As we follow along with the story, it doesn’t take long for Jesus to have a large crowd of followers in which He heals the sick, casts out demons, and to whom He preaches salvation from the Lord. In all of this time doing ministry, Jesus never says to the disciples, “Sit closely and take notes because, one day, you will take over when I am gone.” In fact, it is only a short time later that Jesus tells them to go out in pairs and do what they have seen Him do: heal the sick, cast out demons, and preach salvation. Essentially, “Go and make disciples” (you can read about this in Luke 9).

When they return to Him after this first mission trip, they have many amazing testimonies to share (and probably some problems to discuss as well), but after some debriefing with them, Jesus simply returns to the work He had been doing all along. It doesn’t take long before He sends them right back out again, this time with a larger number going than before (you can read this in Luke 10).



When we look at the disciples, we can easily say that they weren’t prepared to go. Just look at some of them. Peter will soon deny Jesus three times for his own self-preservation. We can’t exactly say his faith was solid at the time. Even Judas Iscariot, who betrayed Jesus for money, was one of those who had been sent out doing the work. Despite all these flaws and imperfections, Jesus never said that they needed to step back and work on themselves before going and reaching others. What He demonstrated was that the Kingdom of God is too big to be contained and must be taken into the world with urgency.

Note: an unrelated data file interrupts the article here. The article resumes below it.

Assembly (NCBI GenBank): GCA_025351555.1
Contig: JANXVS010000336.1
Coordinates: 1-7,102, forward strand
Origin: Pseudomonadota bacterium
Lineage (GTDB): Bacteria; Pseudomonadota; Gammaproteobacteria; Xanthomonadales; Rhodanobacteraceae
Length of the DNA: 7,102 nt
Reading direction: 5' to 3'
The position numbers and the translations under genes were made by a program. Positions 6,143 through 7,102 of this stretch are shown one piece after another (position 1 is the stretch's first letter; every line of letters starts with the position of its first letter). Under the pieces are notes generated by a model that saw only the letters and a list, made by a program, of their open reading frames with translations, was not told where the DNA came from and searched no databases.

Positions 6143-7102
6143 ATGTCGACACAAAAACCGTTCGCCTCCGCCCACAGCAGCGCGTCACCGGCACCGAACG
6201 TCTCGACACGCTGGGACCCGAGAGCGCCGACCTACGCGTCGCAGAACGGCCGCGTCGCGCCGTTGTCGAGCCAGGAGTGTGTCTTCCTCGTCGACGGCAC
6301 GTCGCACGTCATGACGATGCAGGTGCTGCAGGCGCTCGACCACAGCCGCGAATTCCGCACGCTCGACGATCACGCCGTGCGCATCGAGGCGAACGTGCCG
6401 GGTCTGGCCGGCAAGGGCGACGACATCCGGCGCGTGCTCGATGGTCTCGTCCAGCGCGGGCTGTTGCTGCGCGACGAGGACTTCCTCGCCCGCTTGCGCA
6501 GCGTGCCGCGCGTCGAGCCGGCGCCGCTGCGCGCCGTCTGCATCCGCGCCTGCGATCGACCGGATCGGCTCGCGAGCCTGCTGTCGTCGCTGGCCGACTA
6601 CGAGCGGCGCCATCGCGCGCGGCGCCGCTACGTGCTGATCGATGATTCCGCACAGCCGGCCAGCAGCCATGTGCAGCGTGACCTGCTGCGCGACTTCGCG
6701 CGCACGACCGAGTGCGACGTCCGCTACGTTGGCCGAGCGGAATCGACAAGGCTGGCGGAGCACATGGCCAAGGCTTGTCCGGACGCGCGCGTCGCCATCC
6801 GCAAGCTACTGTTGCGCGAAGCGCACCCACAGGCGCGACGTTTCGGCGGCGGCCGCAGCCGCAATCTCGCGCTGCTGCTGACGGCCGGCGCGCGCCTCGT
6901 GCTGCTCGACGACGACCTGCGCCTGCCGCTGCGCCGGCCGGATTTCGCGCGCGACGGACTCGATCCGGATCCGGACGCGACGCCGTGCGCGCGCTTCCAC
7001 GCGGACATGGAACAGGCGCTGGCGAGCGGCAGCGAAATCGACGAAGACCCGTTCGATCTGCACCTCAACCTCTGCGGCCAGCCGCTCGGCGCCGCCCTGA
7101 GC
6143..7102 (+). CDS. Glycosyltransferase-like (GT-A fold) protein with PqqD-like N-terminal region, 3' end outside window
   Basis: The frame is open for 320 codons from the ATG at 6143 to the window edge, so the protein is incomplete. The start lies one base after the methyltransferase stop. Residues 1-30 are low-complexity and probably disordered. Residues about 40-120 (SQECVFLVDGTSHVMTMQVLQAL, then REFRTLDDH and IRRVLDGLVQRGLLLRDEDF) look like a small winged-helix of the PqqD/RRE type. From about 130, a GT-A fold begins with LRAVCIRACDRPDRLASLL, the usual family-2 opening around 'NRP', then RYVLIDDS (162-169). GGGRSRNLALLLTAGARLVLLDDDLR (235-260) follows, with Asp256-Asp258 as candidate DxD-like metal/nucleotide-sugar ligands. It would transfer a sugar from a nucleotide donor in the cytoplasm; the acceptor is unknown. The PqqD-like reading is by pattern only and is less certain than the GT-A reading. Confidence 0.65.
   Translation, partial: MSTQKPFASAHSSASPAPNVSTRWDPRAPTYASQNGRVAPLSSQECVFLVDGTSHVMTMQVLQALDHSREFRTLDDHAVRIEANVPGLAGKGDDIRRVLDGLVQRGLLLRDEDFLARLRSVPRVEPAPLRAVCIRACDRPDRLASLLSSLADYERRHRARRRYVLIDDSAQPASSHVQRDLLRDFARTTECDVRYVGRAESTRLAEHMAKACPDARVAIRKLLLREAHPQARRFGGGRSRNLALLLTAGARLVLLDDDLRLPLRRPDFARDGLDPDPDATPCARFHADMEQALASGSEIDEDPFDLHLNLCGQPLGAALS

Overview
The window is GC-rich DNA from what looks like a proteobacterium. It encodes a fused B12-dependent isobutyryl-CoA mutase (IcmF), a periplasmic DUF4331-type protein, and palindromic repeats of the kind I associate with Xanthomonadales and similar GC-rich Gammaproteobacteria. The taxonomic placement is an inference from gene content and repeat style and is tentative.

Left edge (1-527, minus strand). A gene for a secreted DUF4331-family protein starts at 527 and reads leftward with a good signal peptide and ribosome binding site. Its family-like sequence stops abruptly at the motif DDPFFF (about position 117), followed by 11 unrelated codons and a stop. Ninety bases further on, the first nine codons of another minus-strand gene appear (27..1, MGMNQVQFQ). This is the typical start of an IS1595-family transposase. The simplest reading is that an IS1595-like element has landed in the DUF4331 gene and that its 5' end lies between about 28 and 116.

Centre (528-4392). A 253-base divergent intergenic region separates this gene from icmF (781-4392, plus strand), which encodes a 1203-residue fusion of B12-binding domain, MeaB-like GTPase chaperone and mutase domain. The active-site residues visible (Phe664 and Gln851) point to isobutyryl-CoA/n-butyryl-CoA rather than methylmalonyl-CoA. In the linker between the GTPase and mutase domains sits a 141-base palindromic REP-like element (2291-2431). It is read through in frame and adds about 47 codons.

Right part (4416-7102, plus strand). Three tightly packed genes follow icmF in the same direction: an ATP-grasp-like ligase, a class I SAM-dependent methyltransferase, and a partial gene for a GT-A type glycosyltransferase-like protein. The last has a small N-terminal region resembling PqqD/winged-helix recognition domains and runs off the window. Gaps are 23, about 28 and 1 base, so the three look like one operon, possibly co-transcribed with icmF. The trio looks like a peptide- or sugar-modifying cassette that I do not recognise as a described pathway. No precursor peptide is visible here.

The commission to “go” never required perfection on the part of those being sent. It simply required the boldness to be obedient. More than that, though, what those who went out discovered was that it is actually through their going that they themselves grew in the grace of God, in theological clarity, in personal holiness, and in love. We cannot grow in the fruit of the Holy Spirit without sowing into the lives of others. It is impossible.

If we really want to grow, both in our ability to reach out to others with the Gospel of Jesus Christ and to work on our own development as disciples, then it is time to get up and “go.”

Go tell someone about Jesus today. Don’t wait. There will never be a perfect time, and you will never be “ready,” but if you will just do it, it will be worth it. I promise. Seeds will be planted in those you meet, and your own fruit will begin to steadily grow as well.



This is an updated edition of a post that was originally published on

Featured Image by Paula May

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About the Author

Anthony Scott Ingram is a Spirit-filled Christian, husband, father, writer, teacher, podcaster, missionary, and the Apostolic Overseer of Sozo Ministries International. You can find him online at